Risk-Averse Investors May Want to Check Out These Free Cash Flow ETFs

While investors and analysts pay a lot of attention to company earnings, these earnings reports don’t tell the whole story. Investors who are more risk-averse may want to focus on companies that generate free cash flow.

Free cash flow (FCF) is the cash a company generates after its cash outflows. It represents the cash that a company has ready and available to use on repaying creditors or sending out dividends to investors. FCF could be a better measurement of a company’s health than its raw earnings.

For example, if a company was consistently pulling in $10 million per year, it might look healthy and profitable. However, if its FCF was steadily dropping, that could indicate some structural rot within the firm, which could be masked from its seemingly strong net income.

VettaFi head of research Todd Rosenbluth said that “given the market volatility in 2022, advisors have sought out companies with strong free cash flow generation, as they provide relative stability.”

FCF directly affects share price. Uber’s share price rose after reporting free cash flow of $382 million in the three months to the end of June, marking its first cash flow positive quarter ever. Meanwhile, AT&T’s stock dropped after lowering its full-year free cash flow outlook. This is despite the telecom company adding more wireless postpaid phone subscribers than expected in the quarter that ended June 30.

ETFs such as the FCF US Quality ETF (TTAC) and the FCF International Quality ETF (TTAI) both invest in companies that have strong free cash flow characteristics, as those companies tend to be well-positioned to weather economic storms and survive rough markets. Both funds are actively managed.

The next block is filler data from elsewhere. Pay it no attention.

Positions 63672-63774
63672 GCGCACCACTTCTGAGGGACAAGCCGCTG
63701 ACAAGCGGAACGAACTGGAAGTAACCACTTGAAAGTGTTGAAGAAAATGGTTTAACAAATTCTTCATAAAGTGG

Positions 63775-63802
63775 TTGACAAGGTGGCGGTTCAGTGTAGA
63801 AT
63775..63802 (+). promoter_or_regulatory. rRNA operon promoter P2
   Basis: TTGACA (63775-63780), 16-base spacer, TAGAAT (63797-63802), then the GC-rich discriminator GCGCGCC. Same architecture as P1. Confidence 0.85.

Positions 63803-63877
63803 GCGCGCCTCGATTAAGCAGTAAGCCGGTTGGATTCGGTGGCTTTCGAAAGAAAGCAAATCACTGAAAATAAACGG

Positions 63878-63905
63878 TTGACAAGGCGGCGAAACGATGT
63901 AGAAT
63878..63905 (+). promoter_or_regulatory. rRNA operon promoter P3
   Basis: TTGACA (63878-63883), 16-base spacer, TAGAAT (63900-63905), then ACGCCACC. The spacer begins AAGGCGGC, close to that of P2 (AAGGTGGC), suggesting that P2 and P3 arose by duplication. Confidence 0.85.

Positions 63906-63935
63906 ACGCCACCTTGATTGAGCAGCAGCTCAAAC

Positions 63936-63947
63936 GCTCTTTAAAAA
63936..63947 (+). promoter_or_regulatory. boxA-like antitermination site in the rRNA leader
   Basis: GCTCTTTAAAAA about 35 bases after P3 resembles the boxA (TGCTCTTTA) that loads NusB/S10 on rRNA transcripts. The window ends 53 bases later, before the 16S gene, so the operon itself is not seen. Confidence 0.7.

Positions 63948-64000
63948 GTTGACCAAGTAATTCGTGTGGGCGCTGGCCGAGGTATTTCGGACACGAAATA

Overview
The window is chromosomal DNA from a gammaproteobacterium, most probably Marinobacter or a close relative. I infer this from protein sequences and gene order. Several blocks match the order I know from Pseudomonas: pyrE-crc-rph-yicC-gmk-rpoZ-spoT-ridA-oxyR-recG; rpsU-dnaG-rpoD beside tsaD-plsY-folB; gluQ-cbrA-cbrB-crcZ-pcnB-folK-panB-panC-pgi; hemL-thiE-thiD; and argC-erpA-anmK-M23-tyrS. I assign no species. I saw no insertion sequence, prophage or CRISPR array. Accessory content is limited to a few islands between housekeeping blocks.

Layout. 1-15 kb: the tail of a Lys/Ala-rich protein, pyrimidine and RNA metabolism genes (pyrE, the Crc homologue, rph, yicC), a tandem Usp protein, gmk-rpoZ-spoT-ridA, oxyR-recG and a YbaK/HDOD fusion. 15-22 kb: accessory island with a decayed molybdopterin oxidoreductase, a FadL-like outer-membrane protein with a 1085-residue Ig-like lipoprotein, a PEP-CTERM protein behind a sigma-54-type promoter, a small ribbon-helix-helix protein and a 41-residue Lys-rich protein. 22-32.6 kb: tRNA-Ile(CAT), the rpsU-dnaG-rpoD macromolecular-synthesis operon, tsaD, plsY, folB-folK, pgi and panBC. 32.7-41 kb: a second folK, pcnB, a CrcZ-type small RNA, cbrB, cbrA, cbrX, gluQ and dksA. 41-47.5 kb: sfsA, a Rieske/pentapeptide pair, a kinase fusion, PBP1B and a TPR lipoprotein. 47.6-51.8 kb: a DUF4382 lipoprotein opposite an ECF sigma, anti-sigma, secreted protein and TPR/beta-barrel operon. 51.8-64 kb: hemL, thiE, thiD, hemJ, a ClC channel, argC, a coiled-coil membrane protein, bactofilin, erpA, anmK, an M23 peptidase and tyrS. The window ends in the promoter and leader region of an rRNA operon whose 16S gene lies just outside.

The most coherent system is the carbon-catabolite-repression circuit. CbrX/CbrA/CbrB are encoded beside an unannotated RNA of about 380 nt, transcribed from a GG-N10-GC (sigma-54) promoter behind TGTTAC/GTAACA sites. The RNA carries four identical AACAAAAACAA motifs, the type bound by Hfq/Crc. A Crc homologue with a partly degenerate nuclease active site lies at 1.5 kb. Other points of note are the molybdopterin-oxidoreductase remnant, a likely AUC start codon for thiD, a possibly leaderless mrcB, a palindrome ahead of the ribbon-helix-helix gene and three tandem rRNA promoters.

TTAC aims to outperform the Russell 3000 through a fundamentals-driven investment process that selects about 150 stocks based on free cash flow strength, according to its FactSet Analyst Report. Its holdings are then weighted by a modified market-cap log transformation, which allows for increased exposure to companies with the strongest proprietary free cash flow rankings.

After that, the portfolio will be rated with an ESG score, excluding companies with low ESG ratings. Firms with an extreme rise in shares count and increase in leverage are excluded.

TTAI, meanwhile, aims to outperform the MSCI All Country World Index ex USA through an active investment process. A quant model is used to rank stocks based on proprietary measures of free cash flow. Highly leveraged firms that incur debt to buy back shares or don’t satisfy ESG criteria are screened out. Roughly 150 of the highest-ranked stocks are selected and then weighted on a modified market-cap basis that factors in free cash flow and log transformation.

Rosenbluth added that “advisors have turned to actively managed strategies in 2022 to benefit from the flexible approaches they offer. These funds take a fundamental approach to identify high-quality companies trading at attractive levels.”

For more news, information, and strategy, visit the Free Cash Flow Channel.